Been calm while picking brains off a windshield and went for a long walk in the freezing wind to get the why out of my head. Held the hand of a little girl whose mom sold her for crack—and her mom laughed at her tears. Comforted the dying. Brought the dead back to life twice, and helped witness it start out wet and bloody—but I’m not the only one.
I’m part of a caste, born of Vietnam vets who wanted to do something good for the world when they got back, paramedical and paramilitary. Funny, they say the street is a never-ending war—and it took men and women who’d fought one in a jungle to figure that out.
We hear what people say: EMT, “Empty Mental Troll,” “Extra Man on Truck,” and maybe, just maybe, a few, but not the ones that belong, might fit those descriptions. We joke amongst ourselves: “Every Menial Task,” “Eggcrate Mattress Technician,” and even, for the lucky few, “Earn Money Sleeping.”
We joke because we have to, because we live by a creed. We are bound beyond the Geneva Oath to protect, to heal, to serve; and we are sworn, sworn to each other, sworn to our city and to our people; and even if we don’t get the respect that others who are similarly sworn get, we do just that. Heal. Help. Protect.
We serve the one true religion, follow the one true call: to save life, any life, every life, every time.
Yeah, and if you’re one of us reading this, you know who you are, who we are: part of the brotherhood, the Brotherhood of Blood.
We be of one blood, Thou and I
If you’re not? Don’t worry. I’m around the block, just come back from someone’s first day, worst day, or last day, and I’m having a butt while I sit in my rig, waiting for your call. Don’t think you will? Most don’t think so either, but…everyone does sooner or later; even we have to, whether we want to or not. No one ever wants to.
They say the members of the police department are New York’s finest, and the fire department are the bravest. Know what they call the emergency medical services?
New York City’s best.
Will the airway stay open on its own? Does anything endanger it?
“God damn, I’m hungry and I am
going to remember all of this shit!” Roy groaned as we sat together in the students’ lounge during a meal break.
“Chill, man. We got through Orson’s class, we’ll get through this, c’mon. Do it again: trace the path of a drop of blood from a toe and back,” I urged him, his anxiety reflecting mine. I just hid it for the moment because we had to know this, inside out and backward, and I couldn’t focus if I let him freak out. The only thing that betrayed my nerves was my hand running through the thick brown hair that I kept just shy of shoulder length—a family trait, both the hair and the gesture.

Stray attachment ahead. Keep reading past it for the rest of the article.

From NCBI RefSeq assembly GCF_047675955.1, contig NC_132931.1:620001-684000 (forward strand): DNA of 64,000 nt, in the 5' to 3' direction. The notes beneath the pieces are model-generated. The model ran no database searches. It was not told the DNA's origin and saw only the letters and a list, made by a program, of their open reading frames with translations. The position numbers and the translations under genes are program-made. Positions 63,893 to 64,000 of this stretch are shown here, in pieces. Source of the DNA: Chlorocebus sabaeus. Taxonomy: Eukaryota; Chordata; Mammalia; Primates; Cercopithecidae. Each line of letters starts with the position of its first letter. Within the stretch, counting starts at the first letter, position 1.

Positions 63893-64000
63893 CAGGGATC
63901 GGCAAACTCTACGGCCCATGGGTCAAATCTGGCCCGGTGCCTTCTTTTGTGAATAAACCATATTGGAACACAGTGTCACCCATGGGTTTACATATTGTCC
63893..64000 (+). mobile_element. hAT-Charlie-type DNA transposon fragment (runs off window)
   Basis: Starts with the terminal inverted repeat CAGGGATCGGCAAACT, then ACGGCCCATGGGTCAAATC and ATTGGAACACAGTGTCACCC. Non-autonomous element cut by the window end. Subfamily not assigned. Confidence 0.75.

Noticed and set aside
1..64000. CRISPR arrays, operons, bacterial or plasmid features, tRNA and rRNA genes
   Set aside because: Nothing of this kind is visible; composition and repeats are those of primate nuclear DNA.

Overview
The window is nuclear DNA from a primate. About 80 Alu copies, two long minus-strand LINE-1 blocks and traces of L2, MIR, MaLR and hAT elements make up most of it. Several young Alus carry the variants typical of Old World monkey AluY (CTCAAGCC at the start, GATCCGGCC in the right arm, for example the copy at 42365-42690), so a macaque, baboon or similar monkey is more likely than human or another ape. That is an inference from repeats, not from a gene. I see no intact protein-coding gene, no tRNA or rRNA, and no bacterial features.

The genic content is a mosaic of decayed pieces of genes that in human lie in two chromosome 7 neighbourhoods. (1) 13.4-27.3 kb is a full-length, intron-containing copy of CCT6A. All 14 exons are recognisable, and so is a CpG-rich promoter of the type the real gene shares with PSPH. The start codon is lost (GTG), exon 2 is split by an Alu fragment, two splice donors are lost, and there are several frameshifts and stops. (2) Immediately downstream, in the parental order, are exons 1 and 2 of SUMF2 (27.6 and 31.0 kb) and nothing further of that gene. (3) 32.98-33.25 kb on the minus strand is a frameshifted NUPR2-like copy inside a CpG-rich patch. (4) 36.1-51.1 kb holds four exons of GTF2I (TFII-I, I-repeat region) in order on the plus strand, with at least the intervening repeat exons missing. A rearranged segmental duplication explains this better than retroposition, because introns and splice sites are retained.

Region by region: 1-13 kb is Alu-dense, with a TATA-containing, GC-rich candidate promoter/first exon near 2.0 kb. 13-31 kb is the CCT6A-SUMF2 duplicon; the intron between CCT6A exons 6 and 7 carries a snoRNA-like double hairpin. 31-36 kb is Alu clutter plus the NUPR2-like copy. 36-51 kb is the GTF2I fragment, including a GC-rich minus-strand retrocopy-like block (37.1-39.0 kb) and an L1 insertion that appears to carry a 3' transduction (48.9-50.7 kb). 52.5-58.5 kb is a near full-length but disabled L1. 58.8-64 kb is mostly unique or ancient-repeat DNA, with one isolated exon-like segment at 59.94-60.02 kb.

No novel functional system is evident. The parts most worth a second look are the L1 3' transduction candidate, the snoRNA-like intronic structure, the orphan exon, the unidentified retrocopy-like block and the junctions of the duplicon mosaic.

“Yeah, and she says men are evolutionarily inferior because of that whole excretion/reproduction thing,” he reminded me, a worried frown creasing his almost coal-colored forehead.
“Dude.” I laughed, because it was true, she had said that, and so had Baumel and Finkelstein and even the lab assistant in our first year. “I don’t think she meant your brain.”
“Don’t be so sure about that, Scotty,” he shot back, using my nickname instead of calling me Tori like he usually did.
“Okay, from the top, uh, toe.” He grinned and closed his eyes to concentrate. “From the capillaries to the venules, to the veins, dumping into the inferior vena cava…” He went through the drill and got it right.
My turn was all about flow in the heart itself, from right atrium through to the tri-flapped valve, down to ventricle, up through pulmonary valve…yeah, the works. From there, we reviewed the tricky part of the basics: the pulmonary artery is the only one with deoxygenated blood (artery—away!), while the pulmonary vein is the only one that carries oxygenated blood (from the Latin—
, “come, return”).
There was more, and I was just pulling out another text with a diagram when Kerry announced her arrival by straddling my legs and swooping down for a kiss that was all fuck.
“Hey, baby,” I murmured when she let me up for air.
“You hard?” she asked softly into my ear, her dark blond hair brushing against my lips.
“Mm-hmm,” I answered, “and I’ve got an exam to study for.”
Her light green eyes looked into mine. “Smile, baby,” she said, smoothing my forehead with her fingertips, “you’re scaring Roy.”
Had I sat up straight, I could have peered over her head because, at just over five foot, Kerry was charmingly petite to my 5’9”, somewhat lanky frame, but that would have forced me to change positions—and I was enjoying this too much. Instead, I put the smile she requested on my face and peered around her arm to see Roy for myself. He was studiously ignoring us by reading my notes.
“Are we scaring you, Roy?” I asked.
“Hey, Kerry,” he said, glancing up for a moment, only to frown back down at my handwriting.